Identifying the future requirements results in a sound business strategy for the technology, customer, product, installation, consultant, and vendor profile and support requirements of the new CIS system. In addition, it establishes strategies for the scope, purpose, and objectives of the project, and for industry, market, and customer service overviews.
Chesterfield County’s CIS project team prepared for the implementation process, identifying project requirements, scope of services, and the roles and responsibilities of the project team.
When looking at the future requirements of the new system, it’s important to ask:
- What does the new system need to do?
- What are the methods for determining the requirements of the new system?
- How much work is this going to involve?
- Who is going to do the work?
- Who are the users that will be affected by the new system?
- How many users will be affected?
- To what extent will these users be affected?
- How much will the system cost?
- Who will pay for it?
- Where will the new system be housed?
- Where will the people implementing the new system be housed?
Industry, GAP, alternative, and business analyses should also be included in the requirements. The industry analysis compares the utility’s CIS needs and requirements to the industry. The GAP analysis identifies the gap(s) between the current billing system and the requirements for the new system. The alternative analysis identifies alternatives for achieving the requirements of the new system. The business analysis defines the cost, benefits, return on investment, risk and time frame for the project.
The Installation Plan
The installation plan identifies the steps necessary for the successful implementation of the new billing system. The installation plan may include a project overview; plans for technology, installation, management, and marketing; description of the project approach and business plans; and contracts and addendums.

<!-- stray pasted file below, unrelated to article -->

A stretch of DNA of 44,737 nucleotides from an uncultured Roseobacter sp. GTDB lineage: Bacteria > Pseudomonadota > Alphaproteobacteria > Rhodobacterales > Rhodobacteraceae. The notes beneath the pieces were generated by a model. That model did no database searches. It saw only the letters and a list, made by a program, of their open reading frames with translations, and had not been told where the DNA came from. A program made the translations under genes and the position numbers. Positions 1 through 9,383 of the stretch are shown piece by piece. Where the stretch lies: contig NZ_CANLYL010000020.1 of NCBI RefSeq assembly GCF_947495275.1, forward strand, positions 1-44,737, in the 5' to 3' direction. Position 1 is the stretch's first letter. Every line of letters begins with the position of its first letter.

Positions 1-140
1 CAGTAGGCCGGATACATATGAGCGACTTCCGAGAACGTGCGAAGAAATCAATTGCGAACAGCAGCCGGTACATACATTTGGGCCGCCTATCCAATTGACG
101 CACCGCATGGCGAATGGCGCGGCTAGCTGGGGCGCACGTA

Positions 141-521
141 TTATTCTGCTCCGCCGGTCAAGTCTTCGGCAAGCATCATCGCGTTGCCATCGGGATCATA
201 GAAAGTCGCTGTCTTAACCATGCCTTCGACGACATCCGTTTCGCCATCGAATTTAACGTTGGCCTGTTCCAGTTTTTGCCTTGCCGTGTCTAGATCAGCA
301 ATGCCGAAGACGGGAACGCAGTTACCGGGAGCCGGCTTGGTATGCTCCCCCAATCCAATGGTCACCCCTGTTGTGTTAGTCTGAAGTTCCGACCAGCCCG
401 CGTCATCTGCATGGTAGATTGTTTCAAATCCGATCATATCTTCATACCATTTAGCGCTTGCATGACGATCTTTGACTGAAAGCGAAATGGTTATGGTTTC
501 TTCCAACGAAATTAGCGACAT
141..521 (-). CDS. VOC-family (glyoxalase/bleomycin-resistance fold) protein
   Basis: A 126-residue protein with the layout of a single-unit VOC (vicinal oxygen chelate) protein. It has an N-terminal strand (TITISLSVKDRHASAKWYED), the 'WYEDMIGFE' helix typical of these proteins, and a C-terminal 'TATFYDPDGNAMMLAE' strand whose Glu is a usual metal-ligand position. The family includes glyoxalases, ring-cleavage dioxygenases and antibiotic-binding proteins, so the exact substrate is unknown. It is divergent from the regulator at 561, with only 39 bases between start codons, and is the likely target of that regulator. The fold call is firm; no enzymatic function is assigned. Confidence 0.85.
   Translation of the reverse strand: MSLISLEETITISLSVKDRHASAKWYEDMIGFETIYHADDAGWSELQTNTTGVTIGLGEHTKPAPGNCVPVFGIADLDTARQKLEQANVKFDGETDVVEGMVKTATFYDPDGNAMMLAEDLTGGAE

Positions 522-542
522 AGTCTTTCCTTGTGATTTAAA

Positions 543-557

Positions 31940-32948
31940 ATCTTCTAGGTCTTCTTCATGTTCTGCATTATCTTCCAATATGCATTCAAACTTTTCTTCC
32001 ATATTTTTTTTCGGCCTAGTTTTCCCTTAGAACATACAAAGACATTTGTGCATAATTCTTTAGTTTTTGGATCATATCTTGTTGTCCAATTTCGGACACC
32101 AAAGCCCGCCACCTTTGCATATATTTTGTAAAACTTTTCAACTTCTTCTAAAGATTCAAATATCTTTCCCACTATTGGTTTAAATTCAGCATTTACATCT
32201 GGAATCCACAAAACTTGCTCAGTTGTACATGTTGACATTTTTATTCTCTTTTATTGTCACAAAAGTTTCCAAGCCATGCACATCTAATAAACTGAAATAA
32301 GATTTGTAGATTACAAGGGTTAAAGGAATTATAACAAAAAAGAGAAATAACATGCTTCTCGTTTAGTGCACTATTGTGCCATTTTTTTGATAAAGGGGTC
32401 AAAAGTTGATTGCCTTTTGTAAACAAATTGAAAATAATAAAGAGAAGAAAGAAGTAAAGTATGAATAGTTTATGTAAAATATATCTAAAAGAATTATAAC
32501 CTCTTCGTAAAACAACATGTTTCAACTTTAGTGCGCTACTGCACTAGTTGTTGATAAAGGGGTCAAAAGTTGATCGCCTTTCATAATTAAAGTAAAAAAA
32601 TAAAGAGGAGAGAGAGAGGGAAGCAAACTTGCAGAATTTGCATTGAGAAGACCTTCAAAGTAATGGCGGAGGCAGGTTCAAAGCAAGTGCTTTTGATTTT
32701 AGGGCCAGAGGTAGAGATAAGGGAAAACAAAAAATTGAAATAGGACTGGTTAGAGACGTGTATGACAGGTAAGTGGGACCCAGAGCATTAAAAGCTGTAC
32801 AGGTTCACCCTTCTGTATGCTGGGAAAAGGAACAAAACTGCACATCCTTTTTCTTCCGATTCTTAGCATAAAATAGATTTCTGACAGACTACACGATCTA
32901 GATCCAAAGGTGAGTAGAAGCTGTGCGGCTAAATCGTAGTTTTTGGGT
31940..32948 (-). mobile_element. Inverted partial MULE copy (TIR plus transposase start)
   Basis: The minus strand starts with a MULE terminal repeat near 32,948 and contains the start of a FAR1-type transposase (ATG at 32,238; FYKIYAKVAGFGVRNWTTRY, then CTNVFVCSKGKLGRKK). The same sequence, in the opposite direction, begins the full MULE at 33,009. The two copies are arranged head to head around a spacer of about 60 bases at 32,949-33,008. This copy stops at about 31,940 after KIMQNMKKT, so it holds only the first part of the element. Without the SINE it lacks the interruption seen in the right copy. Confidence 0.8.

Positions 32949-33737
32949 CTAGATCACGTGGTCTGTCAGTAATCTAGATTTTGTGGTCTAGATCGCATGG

The project overview is an introduction of the entire project, identifying the scope, objectives, purpose, needs assessment, and alternative solutions. The technology plan identifies the server hardware, software and environment, database management system, application software, network connectivity, and desktop environment. The installation plan addresses project and quality management, hardware and software setup and training, business development, product configuration and conversion, data perpetration and cleanup, bill format development product modifications, interfaces, reporting, training, testing, go-live, post implementation, and sign-off. The management plan details the project timeline, organization, staffing, risk, contingency, and procurement requirements. The marketing plan identifies change management and marketing campaign philosophies. The project approach spells out the expectations for the planning, selection, implementation, and postimplementation phases of the project. Costs are identified in the business plan, which allocates and tracks project installation costs by fund, customer, or category, vendor disbursement schedules, and financing options. Finally, consultant, vendor, and third-party contracts are identified along with any attachments, such as worksheets or addendums.
“Be prepared.” It’s the motto that has served the Boy Scouts well for many years. Likewise, a utility must be prepared before beginning a CIS replacement project. Identifying the current business environment, the future requirements of the new system, and the overall installation plan will ensure that project leaders are ready for the challenge of successfully implementing a new CIS.
About the Author:
Fred O. Angel, Jr. is the customer operations administrator for the Chesterfield County Department of Utilities. He can be reached at 804-748-1861 or via e-mail at firstname.lastname@example.org.